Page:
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SuperCar SSC Tuatara Speed Record Wearing Gilded Crown

If You Were Confused About The Speed Record, You’re Not Alone

Audrey Davis
August 20 2021
In October of 2020, the Washington-based supercar manufacturer SSC North America claimed that they had hit the holy grail of automotive speed records. But did they, really?

The answer here is not a straightforward yes or no, so it’s worth examining this long, messy saga in full. Following a test drive in Nevada, SSC announced that their Tuatara “hypercar” had reached an astounding average speed of 316 miles per hour, making it the newly crowned king of speed for all production vehicles in the world. Not only had SSC cracked 300 mph, but they had exceeded Koenigsegg’s 2017 record by nearly 40 mph – an achievement that certainly would’ve been worth celebrating if it had only been real.

Although SSC only recently admitted that they did not surpass 300 mph in the October test, the holes in their story were starting to show long before last month’s Instagram mea culpa. For starters, the Guinness World Record officials on hand at the race did not initially certify it as a world record, and Internet sleuths quickly noticed that video evidence of the Tuatara’s fastest lap was suspicious. This supposed 331 mph run already sounded too good to be true, and concerns over editing irregularities in the footage put the nail in this bold claim’s coffin. In a video statement released several weeks after the test run, SSC North America founder Jerod Shelby acknowledged the video error but claimed it was unintentional.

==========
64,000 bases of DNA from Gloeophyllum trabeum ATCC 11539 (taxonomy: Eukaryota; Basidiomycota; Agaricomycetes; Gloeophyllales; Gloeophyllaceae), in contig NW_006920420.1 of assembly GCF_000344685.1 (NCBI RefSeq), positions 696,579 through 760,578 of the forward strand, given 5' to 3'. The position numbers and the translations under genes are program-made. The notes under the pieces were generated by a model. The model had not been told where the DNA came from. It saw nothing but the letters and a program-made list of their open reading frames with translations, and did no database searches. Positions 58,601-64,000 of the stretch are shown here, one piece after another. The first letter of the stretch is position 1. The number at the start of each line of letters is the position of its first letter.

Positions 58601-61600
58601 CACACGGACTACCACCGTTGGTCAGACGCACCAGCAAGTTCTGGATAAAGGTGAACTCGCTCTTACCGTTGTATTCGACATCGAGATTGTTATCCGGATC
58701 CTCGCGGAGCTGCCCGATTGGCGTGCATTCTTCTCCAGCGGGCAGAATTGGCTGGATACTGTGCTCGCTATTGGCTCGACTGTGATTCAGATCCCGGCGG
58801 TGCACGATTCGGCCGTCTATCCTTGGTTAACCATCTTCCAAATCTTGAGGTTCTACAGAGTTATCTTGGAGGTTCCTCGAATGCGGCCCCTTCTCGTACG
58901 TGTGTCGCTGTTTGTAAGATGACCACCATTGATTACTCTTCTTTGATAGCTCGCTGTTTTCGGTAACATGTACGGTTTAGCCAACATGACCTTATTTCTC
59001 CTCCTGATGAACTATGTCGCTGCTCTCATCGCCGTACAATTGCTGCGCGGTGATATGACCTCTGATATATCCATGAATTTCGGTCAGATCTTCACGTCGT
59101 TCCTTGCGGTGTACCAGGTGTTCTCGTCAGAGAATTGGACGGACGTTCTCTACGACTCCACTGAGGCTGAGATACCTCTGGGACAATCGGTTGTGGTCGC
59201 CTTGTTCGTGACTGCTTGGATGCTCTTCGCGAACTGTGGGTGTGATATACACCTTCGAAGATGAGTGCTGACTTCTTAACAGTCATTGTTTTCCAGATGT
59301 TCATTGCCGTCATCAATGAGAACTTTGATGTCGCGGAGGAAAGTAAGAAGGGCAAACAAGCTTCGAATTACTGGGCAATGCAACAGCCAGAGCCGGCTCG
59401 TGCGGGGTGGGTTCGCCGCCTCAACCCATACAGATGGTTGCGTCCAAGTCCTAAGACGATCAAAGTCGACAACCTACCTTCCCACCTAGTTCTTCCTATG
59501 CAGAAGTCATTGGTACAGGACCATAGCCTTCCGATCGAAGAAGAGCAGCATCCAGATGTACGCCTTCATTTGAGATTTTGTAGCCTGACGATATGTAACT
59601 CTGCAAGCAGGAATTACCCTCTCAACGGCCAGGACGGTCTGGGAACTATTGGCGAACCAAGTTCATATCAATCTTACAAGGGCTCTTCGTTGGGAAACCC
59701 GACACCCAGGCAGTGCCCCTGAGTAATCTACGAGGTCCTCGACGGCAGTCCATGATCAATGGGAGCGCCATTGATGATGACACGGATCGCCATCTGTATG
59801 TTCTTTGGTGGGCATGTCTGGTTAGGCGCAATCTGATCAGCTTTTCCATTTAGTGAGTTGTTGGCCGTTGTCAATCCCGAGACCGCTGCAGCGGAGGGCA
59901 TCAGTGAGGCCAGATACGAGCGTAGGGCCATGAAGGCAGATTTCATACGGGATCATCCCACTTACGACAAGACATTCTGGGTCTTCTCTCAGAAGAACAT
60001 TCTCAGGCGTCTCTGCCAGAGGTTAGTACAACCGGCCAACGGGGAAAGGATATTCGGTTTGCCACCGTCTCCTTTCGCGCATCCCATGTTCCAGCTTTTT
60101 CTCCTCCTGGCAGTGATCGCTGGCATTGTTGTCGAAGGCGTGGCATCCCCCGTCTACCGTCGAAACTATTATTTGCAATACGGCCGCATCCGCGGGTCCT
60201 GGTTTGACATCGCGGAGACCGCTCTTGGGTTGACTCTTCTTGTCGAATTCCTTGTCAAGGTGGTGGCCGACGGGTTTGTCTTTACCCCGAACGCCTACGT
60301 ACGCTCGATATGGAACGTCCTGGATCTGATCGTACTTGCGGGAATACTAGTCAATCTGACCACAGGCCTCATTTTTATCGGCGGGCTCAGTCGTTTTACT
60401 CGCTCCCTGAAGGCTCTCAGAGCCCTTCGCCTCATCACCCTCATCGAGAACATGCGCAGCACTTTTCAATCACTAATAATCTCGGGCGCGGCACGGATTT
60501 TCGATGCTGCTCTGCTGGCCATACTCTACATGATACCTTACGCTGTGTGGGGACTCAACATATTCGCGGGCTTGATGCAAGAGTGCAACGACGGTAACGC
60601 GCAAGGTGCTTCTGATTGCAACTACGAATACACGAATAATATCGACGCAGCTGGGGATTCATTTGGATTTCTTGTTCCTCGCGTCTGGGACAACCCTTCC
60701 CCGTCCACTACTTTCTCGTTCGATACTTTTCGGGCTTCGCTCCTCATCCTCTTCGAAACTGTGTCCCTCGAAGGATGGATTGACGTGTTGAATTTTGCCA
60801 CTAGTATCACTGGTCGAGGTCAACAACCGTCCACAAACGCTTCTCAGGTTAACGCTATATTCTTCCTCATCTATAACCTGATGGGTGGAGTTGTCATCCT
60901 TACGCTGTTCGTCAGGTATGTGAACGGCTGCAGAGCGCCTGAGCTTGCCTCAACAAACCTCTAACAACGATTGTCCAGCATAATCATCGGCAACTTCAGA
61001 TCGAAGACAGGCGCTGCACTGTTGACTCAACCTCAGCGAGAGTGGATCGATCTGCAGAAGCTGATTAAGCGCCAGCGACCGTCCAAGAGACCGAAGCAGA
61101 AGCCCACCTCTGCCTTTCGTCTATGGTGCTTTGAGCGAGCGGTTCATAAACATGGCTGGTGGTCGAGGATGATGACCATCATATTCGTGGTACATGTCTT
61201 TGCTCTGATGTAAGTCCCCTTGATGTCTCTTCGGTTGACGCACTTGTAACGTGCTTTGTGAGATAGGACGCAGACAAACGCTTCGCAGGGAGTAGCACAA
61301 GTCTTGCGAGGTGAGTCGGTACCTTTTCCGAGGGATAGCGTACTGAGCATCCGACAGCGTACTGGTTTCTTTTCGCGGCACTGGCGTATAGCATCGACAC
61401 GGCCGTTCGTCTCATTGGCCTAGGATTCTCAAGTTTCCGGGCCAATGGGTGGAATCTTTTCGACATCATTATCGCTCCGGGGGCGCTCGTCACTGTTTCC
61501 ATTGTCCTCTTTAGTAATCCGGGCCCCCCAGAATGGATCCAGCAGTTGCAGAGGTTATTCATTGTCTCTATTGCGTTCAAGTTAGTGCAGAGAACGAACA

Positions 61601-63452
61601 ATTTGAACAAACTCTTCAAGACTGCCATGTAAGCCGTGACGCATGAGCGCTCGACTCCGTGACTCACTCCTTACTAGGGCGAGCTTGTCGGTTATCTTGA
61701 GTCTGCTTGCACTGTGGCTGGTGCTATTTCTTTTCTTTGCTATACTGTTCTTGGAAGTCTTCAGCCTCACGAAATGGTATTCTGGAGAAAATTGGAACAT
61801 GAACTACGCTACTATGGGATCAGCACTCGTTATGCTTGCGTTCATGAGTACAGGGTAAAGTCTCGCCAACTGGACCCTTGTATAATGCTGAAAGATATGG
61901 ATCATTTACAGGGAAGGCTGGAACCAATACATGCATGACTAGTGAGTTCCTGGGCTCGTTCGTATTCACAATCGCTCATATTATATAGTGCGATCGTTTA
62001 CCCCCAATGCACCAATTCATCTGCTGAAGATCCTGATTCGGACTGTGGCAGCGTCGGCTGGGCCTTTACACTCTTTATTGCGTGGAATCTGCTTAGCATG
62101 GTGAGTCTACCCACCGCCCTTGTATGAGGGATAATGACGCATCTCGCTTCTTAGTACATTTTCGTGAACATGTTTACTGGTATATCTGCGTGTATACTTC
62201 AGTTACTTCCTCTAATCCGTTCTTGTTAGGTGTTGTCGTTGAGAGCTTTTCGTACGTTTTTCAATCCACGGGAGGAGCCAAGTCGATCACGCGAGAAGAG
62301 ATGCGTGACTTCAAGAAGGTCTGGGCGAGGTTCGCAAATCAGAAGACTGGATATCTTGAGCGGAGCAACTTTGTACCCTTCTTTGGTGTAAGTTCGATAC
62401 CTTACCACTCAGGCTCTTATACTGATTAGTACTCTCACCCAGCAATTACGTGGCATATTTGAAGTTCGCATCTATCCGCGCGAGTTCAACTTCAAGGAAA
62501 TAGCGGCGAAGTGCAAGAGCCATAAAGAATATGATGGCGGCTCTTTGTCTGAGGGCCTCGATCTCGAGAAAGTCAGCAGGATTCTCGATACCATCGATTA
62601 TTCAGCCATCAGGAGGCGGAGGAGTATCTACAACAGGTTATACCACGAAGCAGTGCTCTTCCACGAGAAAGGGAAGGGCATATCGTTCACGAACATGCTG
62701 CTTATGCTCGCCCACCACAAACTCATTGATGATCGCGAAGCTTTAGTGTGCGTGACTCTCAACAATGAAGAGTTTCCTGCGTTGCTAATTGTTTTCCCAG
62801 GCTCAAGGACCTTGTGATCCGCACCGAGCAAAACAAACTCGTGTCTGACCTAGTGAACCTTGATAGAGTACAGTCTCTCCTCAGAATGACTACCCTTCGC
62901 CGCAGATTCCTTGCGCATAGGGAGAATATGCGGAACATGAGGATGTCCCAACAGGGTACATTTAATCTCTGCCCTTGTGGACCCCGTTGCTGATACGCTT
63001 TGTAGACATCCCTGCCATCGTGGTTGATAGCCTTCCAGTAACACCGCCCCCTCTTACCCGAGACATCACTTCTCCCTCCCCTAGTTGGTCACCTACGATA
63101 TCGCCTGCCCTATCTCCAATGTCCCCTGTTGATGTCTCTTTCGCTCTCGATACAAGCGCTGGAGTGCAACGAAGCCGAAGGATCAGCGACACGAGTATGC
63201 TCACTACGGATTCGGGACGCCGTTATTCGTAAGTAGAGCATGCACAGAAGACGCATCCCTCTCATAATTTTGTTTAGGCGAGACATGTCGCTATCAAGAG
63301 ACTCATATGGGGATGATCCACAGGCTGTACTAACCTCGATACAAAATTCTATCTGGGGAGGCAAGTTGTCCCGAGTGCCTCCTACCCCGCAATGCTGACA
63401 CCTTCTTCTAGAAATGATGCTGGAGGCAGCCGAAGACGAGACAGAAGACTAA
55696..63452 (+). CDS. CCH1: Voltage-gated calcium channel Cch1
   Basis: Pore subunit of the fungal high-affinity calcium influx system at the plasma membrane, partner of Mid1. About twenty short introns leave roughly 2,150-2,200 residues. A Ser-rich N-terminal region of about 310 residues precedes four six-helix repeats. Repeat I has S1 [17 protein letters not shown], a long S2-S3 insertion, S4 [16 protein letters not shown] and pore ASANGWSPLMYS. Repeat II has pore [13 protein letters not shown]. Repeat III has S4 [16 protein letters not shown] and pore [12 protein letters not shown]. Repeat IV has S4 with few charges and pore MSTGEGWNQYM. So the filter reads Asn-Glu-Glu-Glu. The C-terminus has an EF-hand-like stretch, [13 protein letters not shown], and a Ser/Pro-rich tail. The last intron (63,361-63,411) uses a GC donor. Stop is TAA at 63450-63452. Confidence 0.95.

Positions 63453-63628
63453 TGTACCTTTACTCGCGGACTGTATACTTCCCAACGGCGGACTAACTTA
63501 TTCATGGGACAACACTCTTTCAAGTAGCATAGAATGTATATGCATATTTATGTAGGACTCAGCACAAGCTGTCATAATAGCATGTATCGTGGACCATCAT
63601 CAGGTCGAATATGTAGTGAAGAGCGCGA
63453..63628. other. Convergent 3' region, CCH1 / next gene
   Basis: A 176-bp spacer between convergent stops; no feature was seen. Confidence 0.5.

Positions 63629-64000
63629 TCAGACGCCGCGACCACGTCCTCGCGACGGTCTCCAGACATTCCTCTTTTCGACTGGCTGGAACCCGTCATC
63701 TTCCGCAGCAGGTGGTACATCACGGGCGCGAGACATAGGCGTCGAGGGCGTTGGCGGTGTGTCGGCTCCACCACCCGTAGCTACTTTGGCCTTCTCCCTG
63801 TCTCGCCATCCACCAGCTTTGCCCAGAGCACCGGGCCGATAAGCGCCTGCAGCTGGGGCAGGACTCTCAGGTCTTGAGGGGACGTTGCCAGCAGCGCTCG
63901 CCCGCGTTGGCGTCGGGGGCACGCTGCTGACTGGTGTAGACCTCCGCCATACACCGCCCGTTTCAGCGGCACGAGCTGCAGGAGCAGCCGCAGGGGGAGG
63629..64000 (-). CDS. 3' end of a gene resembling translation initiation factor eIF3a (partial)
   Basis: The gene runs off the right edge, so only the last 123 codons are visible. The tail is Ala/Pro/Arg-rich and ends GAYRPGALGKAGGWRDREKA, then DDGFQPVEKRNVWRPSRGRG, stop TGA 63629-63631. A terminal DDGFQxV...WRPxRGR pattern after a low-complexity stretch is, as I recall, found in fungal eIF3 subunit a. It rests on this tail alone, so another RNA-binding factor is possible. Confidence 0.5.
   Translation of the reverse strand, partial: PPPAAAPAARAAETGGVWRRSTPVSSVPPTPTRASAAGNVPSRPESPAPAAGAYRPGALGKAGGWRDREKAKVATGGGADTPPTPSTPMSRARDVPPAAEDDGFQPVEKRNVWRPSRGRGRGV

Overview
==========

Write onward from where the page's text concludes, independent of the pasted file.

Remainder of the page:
Here’s where things get complicated: in an effort to prove that the speed record was real, SSC staged yet another test run in January, which raised more questions than it answered. This time around, the Tuatara actually did break the production speed record, but at an average of 282.9 mph, a far cry from the numbers the company was boasting just a few months earlier. 282.9 is still enough to beat Koenigsegg’s record, but it doesn’t come close to topping 300 mph – which means we’re left with little explanation as to why or how SSC got its original numbers. It’s also unclear why the company didn’t own up to the error until nearly six months after the January test.

CEO Jerod Shelby originally formed the SSC North America brand under the name Shelby Supercars, which was later changed to avoid any association with Carroll Shelby and Shelby American, Inc. Reaching the production speed record was supposed to earn Shelby some much-needed name recognition, but his small company now faces an uphill battle to restore their rep. In this sticky situation, Jerod Shelby might actually benefit from taking a page out of the other Shelby’s playbook: when Carroll Shelby was accused of counterfeiting his own Cobra chassis back in the 1990s, he went on the offensive, claiming the whole thing was a smear campaign led by AC Cars of England. He escaped with his sterling reputation hardly damaged at all. So if Jerod Shelby can find a plausible explanation for the October error – or at least, one that doesn’t include foul play on his part – SSC can still claim a spot in the pantheon of legendary, record-breaking hypercar manufacturers.



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